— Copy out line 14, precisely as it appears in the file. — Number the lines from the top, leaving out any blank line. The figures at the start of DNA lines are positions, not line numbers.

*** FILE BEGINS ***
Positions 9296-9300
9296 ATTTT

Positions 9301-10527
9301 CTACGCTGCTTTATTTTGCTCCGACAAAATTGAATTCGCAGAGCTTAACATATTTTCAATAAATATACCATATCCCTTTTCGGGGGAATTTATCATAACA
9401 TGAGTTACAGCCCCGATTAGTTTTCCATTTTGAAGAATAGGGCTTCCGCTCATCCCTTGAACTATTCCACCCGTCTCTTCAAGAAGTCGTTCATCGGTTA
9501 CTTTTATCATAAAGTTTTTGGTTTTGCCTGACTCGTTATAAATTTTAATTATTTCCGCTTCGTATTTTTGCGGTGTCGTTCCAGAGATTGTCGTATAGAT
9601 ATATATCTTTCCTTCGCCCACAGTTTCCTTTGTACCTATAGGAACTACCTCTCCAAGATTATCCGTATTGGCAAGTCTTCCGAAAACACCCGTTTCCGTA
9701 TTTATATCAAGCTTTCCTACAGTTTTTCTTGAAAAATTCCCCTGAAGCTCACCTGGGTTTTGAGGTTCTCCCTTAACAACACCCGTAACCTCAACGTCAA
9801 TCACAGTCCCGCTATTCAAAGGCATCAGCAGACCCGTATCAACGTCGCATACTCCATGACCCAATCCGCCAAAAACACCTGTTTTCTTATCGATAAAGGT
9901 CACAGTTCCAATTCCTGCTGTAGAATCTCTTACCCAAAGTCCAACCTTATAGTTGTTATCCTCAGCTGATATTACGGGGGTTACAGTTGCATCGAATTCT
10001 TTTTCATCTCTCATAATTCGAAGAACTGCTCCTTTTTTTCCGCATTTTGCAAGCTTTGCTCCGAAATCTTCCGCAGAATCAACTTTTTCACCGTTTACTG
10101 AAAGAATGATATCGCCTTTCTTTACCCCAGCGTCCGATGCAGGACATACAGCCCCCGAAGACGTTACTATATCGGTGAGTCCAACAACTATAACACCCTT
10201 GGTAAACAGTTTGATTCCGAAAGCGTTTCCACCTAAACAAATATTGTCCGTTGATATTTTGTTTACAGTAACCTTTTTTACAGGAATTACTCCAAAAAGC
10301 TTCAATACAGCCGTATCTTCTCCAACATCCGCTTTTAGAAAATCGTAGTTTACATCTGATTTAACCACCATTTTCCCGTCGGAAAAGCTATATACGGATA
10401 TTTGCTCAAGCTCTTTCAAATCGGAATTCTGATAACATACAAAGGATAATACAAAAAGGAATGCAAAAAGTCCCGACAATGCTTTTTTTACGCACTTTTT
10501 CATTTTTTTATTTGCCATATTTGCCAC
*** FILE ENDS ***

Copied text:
10301 TTCAATACAGCCGTATCTTCTCCAACATCCGCTTTTAGAAAATCGTAGTTTACATCTGATTTAACCACCATTTTCCCGTCGGAAAAGCTATATACGGATA